The presents that residents of Alaska collect for Russian children this fall in Operation Christmas Child may not reach their intended receivers until next summer.
But when they get to the Russian province of Chukotka, just across the Bering Sea from Alaska, they will be appreciated, said Justine Emerson, Southeast coordinator of the 10-year-old gift drive.
Emerson traveled to Chukotka in August to help distribute the more than 1,900 boxes of gifts Juneau residents donated to Operation Christmas Child last year.
"There's no industry there," Emerson said. "Once communism fell and they pulled out the subsidies, there's just nothing there."
The drive for donations for Operation Christmas Child in Juneau officially starts Monday, when representatives of different local groups will be given information about what and what not to put in the boxes, where to drop them off and when.
Many local church groups as well as the Boy Scouts and Girl Scouts will assemble boxes, said Debra Gerrish, a volunteer with the drive.
"And then we often have individual families, they don't belong to a church and they just decide they want to do it," she said.
Boxes will be collected the week of Oct. 26 at Chapel by the Lake. From Juneau they will travel to Soldotna, where they will be sorted and gathered with other boxes before heading to Seattle and then to Russia.
Alaska Marine Lines and Lynden Transport donate much of the transportation services.
Boxes should be packed for a boy or girl of a specific age, Emerson said. Food and war-themed toys should not be given.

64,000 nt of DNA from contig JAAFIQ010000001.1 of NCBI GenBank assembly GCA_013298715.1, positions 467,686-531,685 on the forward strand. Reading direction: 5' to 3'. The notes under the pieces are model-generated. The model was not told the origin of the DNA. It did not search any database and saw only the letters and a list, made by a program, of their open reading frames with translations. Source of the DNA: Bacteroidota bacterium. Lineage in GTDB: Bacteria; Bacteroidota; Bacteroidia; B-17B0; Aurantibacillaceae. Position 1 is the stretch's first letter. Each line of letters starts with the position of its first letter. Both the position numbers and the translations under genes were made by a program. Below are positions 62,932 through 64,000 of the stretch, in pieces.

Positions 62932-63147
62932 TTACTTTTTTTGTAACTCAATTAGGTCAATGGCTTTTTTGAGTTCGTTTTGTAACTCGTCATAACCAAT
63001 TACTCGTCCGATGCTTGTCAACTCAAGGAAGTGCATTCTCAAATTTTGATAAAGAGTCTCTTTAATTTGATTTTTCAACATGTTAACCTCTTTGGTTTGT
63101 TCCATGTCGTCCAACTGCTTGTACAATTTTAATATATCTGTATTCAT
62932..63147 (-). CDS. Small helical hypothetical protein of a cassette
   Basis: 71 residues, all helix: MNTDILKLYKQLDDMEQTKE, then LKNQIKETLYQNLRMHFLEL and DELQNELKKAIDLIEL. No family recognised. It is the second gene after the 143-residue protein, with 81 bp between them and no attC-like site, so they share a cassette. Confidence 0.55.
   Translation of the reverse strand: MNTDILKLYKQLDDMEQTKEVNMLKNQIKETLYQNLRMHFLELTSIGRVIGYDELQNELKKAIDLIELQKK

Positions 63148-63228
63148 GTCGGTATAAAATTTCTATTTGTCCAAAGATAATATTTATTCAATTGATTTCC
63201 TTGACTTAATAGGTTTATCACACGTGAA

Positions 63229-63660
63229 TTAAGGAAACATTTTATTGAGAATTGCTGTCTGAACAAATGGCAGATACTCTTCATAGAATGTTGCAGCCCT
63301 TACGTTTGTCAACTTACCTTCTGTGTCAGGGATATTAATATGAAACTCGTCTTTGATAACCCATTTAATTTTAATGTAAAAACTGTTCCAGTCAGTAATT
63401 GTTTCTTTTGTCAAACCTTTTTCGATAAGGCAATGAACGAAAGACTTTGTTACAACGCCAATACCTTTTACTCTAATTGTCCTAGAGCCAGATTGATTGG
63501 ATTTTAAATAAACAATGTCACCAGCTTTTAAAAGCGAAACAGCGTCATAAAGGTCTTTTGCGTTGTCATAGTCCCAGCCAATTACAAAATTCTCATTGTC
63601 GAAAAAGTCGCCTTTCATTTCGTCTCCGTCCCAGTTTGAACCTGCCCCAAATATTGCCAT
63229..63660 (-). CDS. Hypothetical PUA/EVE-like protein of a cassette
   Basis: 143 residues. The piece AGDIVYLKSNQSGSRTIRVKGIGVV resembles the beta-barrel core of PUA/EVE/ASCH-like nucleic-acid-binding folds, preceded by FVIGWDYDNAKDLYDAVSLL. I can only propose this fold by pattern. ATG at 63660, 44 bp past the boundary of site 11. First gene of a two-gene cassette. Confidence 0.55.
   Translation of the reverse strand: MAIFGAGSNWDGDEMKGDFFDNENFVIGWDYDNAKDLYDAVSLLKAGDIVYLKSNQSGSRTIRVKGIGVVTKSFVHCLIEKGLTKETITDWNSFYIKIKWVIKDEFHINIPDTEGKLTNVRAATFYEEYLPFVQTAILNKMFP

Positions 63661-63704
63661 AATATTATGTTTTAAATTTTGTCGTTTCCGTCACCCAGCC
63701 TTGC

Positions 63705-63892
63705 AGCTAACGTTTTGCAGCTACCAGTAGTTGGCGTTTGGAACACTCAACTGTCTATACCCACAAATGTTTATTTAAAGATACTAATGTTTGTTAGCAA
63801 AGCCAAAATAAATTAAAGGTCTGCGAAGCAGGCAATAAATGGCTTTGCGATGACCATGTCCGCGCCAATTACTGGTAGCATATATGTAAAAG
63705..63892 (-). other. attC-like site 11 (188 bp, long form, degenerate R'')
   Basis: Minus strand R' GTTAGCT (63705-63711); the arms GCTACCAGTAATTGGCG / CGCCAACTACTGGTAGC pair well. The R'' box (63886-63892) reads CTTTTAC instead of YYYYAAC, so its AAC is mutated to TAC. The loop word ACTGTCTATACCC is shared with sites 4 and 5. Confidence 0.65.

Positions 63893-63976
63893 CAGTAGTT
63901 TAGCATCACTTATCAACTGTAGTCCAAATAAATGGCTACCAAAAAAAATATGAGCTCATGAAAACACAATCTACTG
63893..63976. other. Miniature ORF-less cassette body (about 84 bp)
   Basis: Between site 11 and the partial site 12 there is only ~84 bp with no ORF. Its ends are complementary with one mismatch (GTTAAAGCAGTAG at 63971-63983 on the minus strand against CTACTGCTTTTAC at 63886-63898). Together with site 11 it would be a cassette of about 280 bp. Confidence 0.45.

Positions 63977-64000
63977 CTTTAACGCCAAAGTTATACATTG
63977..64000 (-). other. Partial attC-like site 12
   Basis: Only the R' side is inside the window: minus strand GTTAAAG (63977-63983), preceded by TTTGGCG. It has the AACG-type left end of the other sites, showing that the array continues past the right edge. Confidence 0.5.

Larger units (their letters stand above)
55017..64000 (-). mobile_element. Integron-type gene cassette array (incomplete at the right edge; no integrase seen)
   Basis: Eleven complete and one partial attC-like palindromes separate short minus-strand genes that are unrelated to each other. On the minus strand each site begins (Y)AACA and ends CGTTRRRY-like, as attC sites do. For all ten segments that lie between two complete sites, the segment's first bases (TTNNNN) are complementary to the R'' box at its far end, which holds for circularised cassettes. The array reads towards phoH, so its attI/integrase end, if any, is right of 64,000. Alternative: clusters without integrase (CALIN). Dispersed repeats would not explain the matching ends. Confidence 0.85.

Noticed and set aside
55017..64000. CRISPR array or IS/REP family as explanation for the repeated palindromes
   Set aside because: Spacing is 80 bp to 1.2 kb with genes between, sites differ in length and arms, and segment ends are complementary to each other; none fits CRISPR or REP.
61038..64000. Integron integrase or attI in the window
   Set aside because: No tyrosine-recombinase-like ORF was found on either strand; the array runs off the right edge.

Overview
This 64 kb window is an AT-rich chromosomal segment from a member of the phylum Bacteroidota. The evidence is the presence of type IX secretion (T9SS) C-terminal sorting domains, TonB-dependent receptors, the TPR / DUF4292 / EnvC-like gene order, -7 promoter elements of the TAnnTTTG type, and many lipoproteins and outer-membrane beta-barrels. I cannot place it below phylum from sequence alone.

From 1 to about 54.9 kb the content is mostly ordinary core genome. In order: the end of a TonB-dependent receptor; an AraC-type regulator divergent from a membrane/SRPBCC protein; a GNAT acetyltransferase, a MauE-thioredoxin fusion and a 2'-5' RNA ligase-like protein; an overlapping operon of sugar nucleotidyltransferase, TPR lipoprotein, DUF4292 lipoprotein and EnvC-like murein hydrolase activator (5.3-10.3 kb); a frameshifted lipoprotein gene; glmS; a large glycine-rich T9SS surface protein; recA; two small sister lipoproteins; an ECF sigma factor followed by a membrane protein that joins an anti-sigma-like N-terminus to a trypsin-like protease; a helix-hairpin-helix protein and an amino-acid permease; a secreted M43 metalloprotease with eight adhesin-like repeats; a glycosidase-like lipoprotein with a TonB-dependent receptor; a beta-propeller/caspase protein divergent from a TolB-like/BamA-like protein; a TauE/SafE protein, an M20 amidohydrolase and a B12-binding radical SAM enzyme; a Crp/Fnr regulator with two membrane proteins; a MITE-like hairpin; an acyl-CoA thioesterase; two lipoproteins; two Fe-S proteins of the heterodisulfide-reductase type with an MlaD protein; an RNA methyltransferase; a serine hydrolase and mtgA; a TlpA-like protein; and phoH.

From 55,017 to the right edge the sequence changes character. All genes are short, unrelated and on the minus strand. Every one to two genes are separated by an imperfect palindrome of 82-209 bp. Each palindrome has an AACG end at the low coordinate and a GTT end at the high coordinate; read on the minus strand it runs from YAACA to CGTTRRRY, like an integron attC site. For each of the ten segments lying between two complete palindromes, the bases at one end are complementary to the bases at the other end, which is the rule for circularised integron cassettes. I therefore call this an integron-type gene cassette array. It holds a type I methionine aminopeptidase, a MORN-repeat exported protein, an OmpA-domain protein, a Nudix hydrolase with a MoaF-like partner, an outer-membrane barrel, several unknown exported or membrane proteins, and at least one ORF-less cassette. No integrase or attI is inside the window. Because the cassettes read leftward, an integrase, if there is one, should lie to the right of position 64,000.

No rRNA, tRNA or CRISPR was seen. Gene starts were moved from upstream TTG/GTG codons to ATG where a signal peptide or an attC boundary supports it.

School supplies, such as markers, crayons and colored pencils, hair clips for girls and toys such as yo-yos and balls make good gifts, Emerson said. Toothbrushes, toothpaste and other personal hygiene supplies are valued, too.
Until the end of the month, the end-of-season sales at downtown stores will be a great place for people to buy Alaska trinkets and toys for the boxes, Emerson said.
Just as important as the gifts, though, are photos and letters included in the boxes.
"Kids sometimes cry if they don't get them," said Emerson of the children in orphanages who receive the boxes. "The kids will keep the pictures in their cubby where they have their own space. They don't have anybody, so it's important to them."
The boxes this year were distributed to orphanages, hospitals and families in Anadyr, the capital of Chukotka. Next year, government officials in the province hope to distribute the gifts to families in villages away from the capital.
"They have nothing out in the villages, from what I understand," Emerson said.
To learn more about Operation Christmas Child, which is run by the nondenominational evangelical Christian organization Samaritan's Purse, visit www.samaritanspurse.org, or pick up a brochure at Hearthside Books, Udder Culture in the Mendenhall Mall, and Northern Echoes Bible Shoppe in the Airport Shopping Center.